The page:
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Having a 'High Needs' Baby Almost Broke Me, But There Was an Upside

Photograph by Twenty20

My first baby was intense from the moment he was born. He wanted to nurse pretty much 24/7, without any breaks. It took forever and a day to get him to fall asleep. We basically spent hours bouncing him on an exercise ball until he settled. Then, once he was asleep, it was impossible for us to put him down. As soon as we did, his eyes popped wide open.

Self-soothing was not a thing for this child. He required constant contact, even when he was awake. He was a curious soul, looking around at everything, his eyes squinting and thoughtful. And did I mention he was super sensitive? He seemed to have trouble with transitions more than most kids. Changes in routine really messed him up.

At first, I didn’t realize he was different than other babies. And then I learned that there were actually babies out there who were pretty mellow, went with the flow, slept decently and could actually self-soothe. Imagine that.

I remember reading an article by Dr. Sears about what it means to have a “high needs” baby. I could pretty much check off every item on the list. But what stood out to me most is that Dr. Sears said high-needs babies are pretty much born that way. They are not how they are as a result of your parenting—their intensity is an in-born personality trait.

As the years have gone by, I have found that to be 100 percent true. The way my son was as a baby is just how he is, even today.

My son is smart as a whip. He learned to read very early, and has a particular penchant for math and technology. No joke—he memorized the multiplication table when he was 4 years old, and learned how to make Power Point presentations at that age too!

He is still intense, strong-willed and highly sensitive—and he still has trouble falling asleep, even after all these years. These aspects of him can be really difficult at times, just as they were when he was a baby, but I’ve learned over the years how to manage it all. Most of all, I’ve learned that when channeled properly, his sensitivities can be gifts.

But truth be told, I thought at times that maybe there was something wrong with him.

For example, I’ve learned that he needs boundaries and discipline just as much (or more) as the next kid, but that any kind of yelling or heavy critique will get under his skin more than most. I’ve learned that he is stubborn as all hell, but also that when he puts his mind to something, he will get it done and it will be amazing.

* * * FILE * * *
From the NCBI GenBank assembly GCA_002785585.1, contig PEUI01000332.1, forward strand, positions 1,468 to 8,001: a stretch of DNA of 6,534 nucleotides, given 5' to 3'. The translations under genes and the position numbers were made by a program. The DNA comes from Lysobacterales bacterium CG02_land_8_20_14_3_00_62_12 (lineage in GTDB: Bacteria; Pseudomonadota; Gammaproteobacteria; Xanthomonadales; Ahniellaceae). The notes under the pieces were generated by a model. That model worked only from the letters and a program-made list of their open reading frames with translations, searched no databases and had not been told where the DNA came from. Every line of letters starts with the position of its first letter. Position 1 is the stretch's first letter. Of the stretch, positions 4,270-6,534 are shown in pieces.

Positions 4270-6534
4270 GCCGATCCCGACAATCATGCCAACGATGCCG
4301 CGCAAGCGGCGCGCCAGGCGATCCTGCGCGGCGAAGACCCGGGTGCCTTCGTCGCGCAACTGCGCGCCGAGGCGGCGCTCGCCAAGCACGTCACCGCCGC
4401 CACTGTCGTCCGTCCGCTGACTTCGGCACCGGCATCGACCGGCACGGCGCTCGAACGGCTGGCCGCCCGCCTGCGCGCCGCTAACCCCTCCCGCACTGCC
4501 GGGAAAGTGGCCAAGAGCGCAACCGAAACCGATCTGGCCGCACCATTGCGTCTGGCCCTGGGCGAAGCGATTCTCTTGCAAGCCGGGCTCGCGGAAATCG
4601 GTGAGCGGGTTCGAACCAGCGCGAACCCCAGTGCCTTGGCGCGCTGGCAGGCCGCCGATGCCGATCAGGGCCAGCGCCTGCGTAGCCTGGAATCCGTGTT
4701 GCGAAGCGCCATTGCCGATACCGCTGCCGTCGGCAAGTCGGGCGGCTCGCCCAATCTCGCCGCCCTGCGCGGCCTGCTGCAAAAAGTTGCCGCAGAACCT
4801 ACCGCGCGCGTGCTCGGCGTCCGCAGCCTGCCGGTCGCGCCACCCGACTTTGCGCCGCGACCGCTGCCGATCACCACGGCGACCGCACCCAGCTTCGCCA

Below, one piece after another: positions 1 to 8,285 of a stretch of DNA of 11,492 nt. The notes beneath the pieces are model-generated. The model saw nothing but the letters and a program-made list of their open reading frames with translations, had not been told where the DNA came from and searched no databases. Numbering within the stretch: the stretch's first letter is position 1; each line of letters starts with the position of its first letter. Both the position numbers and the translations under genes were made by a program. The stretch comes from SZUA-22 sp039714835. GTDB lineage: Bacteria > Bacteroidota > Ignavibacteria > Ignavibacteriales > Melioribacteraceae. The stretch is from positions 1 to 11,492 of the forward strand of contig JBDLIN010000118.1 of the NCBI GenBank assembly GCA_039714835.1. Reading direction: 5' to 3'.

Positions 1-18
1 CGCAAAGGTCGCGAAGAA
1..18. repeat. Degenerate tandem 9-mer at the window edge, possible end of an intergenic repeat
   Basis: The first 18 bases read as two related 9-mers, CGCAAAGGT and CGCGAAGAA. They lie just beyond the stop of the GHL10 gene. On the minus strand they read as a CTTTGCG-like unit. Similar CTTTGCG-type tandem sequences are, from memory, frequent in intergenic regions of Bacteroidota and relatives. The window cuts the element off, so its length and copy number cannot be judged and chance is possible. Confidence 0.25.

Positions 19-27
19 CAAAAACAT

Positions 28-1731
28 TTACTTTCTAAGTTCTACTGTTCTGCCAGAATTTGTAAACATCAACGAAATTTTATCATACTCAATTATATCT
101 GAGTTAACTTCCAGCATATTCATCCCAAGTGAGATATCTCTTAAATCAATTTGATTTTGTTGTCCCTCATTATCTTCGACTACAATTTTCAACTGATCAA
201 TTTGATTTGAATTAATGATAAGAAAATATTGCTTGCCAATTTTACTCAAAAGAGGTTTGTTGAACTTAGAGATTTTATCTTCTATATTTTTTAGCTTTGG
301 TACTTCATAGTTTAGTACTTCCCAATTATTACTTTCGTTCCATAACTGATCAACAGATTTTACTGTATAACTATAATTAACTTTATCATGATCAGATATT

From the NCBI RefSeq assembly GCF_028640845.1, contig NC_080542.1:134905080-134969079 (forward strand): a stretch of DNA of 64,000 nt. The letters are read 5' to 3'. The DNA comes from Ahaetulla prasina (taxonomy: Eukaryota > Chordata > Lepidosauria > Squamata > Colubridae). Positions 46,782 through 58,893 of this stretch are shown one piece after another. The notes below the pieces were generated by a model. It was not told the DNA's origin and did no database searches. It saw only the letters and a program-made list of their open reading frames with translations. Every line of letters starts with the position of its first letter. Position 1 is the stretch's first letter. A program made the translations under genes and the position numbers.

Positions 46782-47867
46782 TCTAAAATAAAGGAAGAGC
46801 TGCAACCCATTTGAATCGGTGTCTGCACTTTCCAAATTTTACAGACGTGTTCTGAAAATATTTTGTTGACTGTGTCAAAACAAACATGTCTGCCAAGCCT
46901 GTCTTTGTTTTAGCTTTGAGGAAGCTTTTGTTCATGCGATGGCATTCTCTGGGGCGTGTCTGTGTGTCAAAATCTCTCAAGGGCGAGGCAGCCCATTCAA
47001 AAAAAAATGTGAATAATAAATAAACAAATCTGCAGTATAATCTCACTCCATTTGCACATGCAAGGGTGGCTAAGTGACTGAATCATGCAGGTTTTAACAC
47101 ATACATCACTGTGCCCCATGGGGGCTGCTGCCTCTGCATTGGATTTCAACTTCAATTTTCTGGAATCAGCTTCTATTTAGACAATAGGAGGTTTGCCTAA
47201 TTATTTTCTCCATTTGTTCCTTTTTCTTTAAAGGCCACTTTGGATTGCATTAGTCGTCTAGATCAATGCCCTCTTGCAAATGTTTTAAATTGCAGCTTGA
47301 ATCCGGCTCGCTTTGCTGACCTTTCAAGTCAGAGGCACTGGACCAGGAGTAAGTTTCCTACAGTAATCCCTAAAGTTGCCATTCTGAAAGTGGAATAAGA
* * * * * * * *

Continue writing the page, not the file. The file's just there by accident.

My son is an “old soul” and can feel the feelings of everyone else in the room. He doesn’t always open himself up to everyone he meets, but if you spend some time getting to know him and gaining his trust, he will pour his heart out to you.

I think the hardest thing about parenting my high-needs son when he was a high-needs baby was that I didn’t completely understand him yet. Sure, I loved him as any mother would, and I believed that somehow there would be a silver lining to the abysmal exhaustion my child was causing me.

But, truth be told, I thought at times that maybe there was something wrong with him. Or that I was messing up this motherhood thing in major ways.

All of that was far from the truth, though. My son was—and is—a passionate, emotional, thoughtful, brilliant soul, and as exhausted as he still makes me, I’m thrilled to see where his beautiful life takes him.

To all the moms out there with high-needs babies: You're doing a great job. It’s isn’t easy parenting a baby with this much fire in their soul. But I promise that you aren’t screwing up. This is just how your baby is, and your top job is to love and accept them for who they are.

Oh, and I promise that one day they won’t require you to hold them 24/7. And that they will sleep. Well, at least someday.

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